As if she’s walked straight out of a 70’s brochure. The stench of her perfume will linger long after she’s gone, it’s clawing its way into my nostrils. Her hair doesn’t dare to move, it’s frozen on the spot, thousands of strands intimidated by hairspray.
“Hi.” I greet her and smile, but that is more because Enraged Enrique is by her side. He’s probably rang her.
Word goes that the gypsies have tried to enter the house she has inherited from her uncle. She doesn’t live in the village, she lives in the city. She’s got a piece of land, the house and a shed here.
She’s put the house on the market for an extortionate price.There haven’t been many viewers. This could have something to do with the fact that I scowl at strangers coming into the village and when they ask if there are any houses for sale my answer is always no.
The house itself is slowly but steadily disappearing under a thick layer of brambles, climbing the stairs, hanging around on the balustrade. Brambles give me hope, the promise of nature to return everything to its former state.
“Just a quick something.” I say to her. She looks startled, her face muscles obey reluctantly to the order her brain must have given them; her mouth curls up somewhat.
“It’s about the big shrub which is growing out of your shed at the lane.” I gesture behind my house. “There are lots of wasps and bees living in it, as well as hornets, they keep entering my house. It needs cutting down.”
She quickly glances at Enraged Enrique, who remains expressionless. “Well that’s fine. You have my permission to go and cut it down.” She throws what seems like an actual smile in for good measure at the end.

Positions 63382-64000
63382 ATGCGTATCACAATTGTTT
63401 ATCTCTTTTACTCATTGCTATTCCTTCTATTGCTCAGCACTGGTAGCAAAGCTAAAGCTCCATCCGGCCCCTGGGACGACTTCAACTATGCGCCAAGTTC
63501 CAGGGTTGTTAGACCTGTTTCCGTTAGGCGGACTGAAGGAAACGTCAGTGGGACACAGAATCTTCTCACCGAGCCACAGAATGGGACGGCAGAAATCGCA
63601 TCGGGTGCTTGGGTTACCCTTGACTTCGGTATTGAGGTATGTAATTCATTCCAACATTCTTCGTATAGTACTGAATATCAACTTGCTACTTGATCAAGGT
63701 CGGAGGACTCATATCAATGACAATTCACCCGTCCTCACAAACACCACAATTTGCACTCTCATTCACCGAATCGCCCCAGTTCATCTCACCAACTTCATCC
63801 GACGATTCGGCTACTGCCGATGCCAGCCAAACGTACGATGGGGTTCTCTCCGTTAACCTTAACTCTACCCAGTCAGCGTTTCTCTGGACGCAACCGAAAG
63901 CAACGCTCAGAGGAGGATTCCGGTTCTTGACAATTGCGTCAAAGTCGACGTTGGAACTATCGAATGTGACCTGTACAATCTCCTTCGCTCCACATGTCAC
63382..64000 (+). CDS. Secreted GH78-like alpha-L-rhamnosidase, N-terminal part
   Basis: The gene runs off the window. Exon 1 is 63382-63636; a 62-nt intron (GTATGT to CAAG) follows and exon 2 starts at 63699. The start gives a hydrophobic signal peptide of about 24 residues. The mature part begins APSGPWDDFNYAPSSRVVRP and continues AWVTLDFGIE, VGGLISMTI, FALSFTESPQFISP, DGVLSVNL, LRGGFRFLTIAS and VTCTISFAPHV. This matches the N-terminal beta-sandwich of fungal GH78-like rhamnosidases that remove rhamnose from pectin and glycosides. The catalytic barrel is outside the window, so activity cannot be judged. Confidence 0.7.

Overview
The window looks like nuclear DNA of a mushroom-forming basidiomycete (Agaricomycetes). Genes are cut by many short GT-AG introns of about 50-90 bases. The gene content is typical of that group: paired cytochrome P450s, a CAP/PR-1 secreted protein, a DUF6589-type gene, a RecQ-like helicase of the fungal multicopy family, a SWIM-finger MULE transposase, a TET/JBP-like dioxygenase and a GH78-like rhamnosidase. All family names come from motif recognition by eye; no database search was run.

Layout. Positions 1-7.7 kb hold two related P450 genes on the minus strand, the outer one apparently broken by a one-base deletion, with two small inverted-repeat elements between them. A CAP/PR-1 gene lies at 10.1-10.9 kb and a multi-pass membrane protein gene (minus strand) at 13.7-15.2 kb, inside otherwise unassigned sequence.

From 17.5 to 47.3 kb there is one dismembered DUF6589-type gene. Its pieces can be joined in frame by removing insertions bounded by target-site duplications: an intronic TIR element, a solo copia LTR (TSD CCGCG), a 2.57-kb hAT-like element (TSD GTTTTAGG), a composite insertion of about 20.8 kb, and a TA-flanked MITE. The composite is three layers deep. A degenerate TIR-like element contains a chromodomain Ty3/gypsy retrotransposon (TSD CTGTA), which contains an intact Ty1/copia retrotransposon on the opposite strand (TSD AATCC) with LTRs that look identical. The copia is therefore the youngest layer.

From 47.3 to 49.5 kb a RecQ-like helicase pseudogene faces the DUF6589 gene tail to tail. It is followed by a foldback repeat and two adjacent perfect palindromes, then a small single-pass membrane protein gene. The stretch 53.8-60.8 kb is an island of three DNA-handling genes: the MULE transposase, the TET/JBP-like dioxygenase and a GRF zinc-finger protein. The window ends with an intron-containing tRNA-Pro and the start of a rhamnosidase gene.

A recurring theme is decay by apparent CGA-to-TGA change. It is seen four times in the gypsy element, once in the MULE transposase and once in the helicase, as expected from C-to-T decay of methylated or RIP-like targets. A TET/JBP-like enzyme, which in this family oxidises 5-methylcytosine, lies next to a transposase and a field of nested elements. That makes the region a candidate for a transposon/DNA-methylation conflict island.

“I’m not going to cut it down,” I tell her, “It’s your responsibility, you do it.”
Her smile would have disappeared in thin air if it wasn’t thick with her perfume.
The corners of her mouth are now pointing downwards, seemingly dragging her cheeks with them. “You really think I am going to do it? I’ll pay someone to do it. And I would like to know who entered my shed. Because that door is open.”
She’s accusing me. “Oh come off it. That was the wind!” I reply. How ironic to be accused. Whenever I’ve seen anyone hovering near that shed I’ve told them to go away. On occasions when gypsies came looking for scrap metal I’ve told them not to touch it. I’ve seen it slowly but steadily caving in from my house over the years. A year or two ago I heard a huge rumble after rain, indicating that the beams finally had given way. “Besides, it’s half fallen down. You’re lucky it didn’t fall on the lane, or god forbid on one of the kids.”
The expression on her face is now blank, or maybe cold, but I don’t care anyway.
Enraged Enrique helps her to put some padlocks on the doors of the house.
Later that day, after she’s left, Villager J claims it was definitely the gypsies, as another neighbour had seen them with a white van and that scum will take anything. I shrug my shoulders and reply that there is plenty of Spanish scum around too.
They’re just not always easy to recognise.